For me, the true wild card of the game’s outcome is Wade Phillips. Homeboy’s probably the best, if not one of the top-three defensive coordinators in the game. (I think Phillips and Vic Fangio are the best. Rex Ryan used to be up there.) If he can draw up another masterful plan to slow down an offense that couldn’t be more different than New England’s offense, Denver has a chance to win a low-scoring game. But even then, somehow or another, I think Old Man Sheriff and Denver’s lackluster offense will have to score 20 points against a ferocious Carolina defense. Like Bill Barnwell in his Super Bowl preview and prediction, I just don’t see that happening. In too many ways, I think this game is a bad, bad matchup for Denver.

Cue "I Shot the Sheriff"

Wednesday, January 20, 2016

Clown Without Pity's 2015-2016 Championship Game Picks

Picture says it all: who brings the real fire? Who's got the true killer instinct?

AFC Championship: New England at Denver 
So in my 2015-2016 playoff predictions I correctly picked this championship matchup, but after watching the games this past weekend, I’m changing my pick: I’m picking the Pats.

My rationale (which has a funny way of going out the window when the two teams actually take the field): despite the home field advantage, Denver’s defense doesn’t impress me. Before the playoffs began I was well aware that this is no great defense, not like the 2013 Seahawks. But last week, without Antonio Brown, without Le'Veon Bell, without his capable backup, DeAngelo Williams, a banged-up Big Ben and their 3rd RB on the depth chart piled up 396 yards on the Burros. It took a crucial 4th quarter fumble for Denver to escape with a win.

With LT Sebastian Vollmer back in the fold, I think Brady and McDaniels will attack Denver through the air with a thousand-cuts, 40-50 pass attempts approach. I think their offense will put up more than 20 points—and that should be enough to put down the Caballitos.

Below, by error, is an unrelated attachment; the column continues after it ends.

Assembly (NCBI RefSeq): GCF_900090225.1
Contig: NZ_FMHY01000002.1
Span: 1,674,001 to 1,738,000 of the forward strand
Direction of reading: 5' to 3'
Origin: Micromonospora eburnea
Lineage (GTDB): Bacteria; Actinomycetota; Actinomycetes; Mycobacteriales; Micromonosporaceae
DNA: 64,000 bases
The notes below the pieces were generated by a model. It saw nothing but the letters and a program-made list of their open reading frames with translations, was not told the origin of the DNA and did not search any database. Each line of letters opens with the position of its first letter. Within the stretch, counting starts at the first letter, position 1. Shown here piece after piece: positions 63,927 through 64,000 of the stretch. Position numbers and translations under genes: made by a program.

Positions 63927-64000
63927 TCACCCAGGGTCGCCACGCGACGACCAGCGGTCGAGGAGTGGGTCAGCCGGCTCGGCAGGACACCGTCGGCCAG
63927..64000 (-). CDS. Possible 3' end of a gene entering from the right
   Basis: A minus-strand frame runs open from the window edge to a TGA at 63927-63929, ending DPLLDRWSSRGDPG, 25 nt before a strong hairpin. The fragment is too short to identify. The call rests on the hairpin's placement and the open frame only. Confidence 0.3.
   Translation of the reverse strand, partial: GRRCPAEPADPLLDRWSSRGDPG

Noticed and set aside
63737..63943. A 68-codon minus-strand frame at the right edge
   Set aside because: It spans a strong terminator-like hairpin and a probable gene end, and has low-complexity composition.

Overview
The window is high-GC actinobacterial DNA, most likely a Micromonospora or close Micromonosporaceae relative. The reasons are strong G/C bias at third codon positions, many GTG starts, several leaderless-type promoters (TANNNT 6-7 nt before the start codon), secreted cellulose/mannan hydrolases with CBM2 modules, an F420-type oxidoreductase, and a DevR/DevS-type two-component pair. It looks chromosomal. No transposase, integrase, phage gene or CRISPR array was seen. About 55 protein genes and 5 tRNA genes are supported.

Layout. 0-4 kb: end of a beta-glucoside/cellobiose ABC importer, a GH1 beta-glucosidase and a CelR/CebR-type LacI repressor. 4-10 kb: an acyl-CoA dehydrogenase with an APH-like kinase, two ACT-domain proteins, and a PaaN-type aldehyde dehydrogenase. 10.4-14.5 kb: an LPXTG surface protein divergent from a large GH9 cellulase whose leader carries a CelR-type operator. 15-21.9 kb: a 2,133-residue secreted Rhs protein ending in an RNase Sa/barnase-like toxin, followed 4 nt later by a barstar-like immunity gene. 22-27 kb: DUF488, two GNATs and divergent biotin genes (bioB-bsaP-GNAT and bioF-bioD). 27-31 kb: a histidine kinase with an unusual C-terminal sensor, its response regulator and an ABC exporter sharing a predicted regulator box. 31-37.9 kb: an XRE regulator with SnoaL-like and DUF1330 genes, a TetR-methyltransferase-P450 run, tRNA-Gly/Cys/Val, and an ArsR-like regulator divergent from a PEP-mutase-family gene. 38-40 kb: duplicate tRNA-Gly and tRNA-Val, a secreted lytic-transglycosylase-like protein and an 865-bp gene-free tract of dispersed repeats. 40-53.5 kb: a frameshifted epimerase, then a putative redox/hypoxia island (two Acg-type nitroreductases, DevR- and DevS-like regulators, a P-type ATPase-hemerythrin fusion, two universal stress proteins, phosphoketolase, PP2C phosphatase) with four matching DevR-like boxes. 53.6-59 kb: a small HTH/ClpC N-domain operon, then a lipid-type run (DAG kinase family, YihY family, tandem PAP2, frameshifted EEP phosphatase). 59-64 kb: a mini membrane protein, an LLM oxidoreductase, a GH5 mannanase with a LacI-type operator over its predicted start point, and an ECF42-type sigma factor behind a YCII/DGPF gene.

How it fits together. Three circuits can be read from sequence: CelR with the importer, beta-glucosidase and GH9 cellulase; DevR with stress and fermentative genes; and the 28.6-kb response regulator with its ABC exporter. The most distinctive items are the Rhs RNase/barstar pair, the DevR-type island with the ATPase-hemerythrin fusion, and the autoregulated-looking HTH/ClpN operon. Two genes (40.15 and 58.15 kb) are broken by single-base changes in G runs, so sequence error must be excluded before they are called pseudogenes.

This may be the last time Brady and Manning’s teams face off. (Here's a link to ESPN's Ultimate Brady-Manning Quiz; I scored 8 out of 10!) Right now, Manning may have greater regular season stats but I’d still take Brady any day, especially an elimination game. Like my buddy J-Oro wrote in his conference championship game picks, Brady is this generation's Joe Montana. From my vantage, Manning has always seemed like a more emotionally brittle QB than Brady; too many elements have to be rolling on offense for him to succeed and when they don’t he’s far more likely to implode. Just go back to the second play of Super Bowl 48. In retrospect, Manning and—subsequently—his team, never psychologically recovered from that safety. Put Brady in that situation and I think Denver would still be in the game because he turns to pissed-off anger when his back’s against the wall instead of cowering like Manning tends to when facing a stout defense in pressured situations.

NFC Championship: Arizona at Carolina
Boy was I wrong about that Seattle vs. Carolina game! Obviously, Carolina’s offensive and defensive lines really impressed me in the first half of that last game. On the flip side, Carson Palmer played like a guy who was 0-2 in the playoffs and desperate to not lose (which is different than winning) a game at home in the Divisional Round. He looked really shaky in the 2nd half of their game against Green Bay.

I’m taking Carolina for this game:
  • Their home crowd was deafening last week.
  • I trust Cam more than Palmer in a high-pressure game.
  • And football is almost always won in the trenches. Carolina should put together a more complete game this week.

However, the Cards best chance to pull off the upset is for their defensive line to have a monster game. If they can shut down Carolina’s running game, the game shifts to Carolina’s receivers vs. the Card’s secondary, and that should be a very favorable matchup for Arizona. At some point or another, you figure Carolina's lack of talent at that skill position will catch up to them...

Cam throwing some dumbshit-choad's 12th Man flag: I wholeheartedly approve

Monday, January 4, 2016

2015-2016 NFL Playoff Predictions

One of the kicks from following sports is making predictions, right? Or maybe I just like being horrendously wrong with my sports predictions? If so, this blog is a testament to that.

Anyway, after what felt like the most unpredictable, topsy-turviest NFL season yet, we have arrived to the playoffs. In both conferences, the 4th seeds—not surprisingly—appear to be the weakest teams while the 6th seeds look like the most dangerous teams playing in the opening round. The NFL should take the NBA’s lead and change their playoff bracketing to eliminate mediocre to piss-poor division winners from automatically qualifying for the playoffs and instead reward teams based on their records. It just seems more practical, which is why the League of Denial probably won’t do it.

But enough pish posh! Here are my playoff predictions.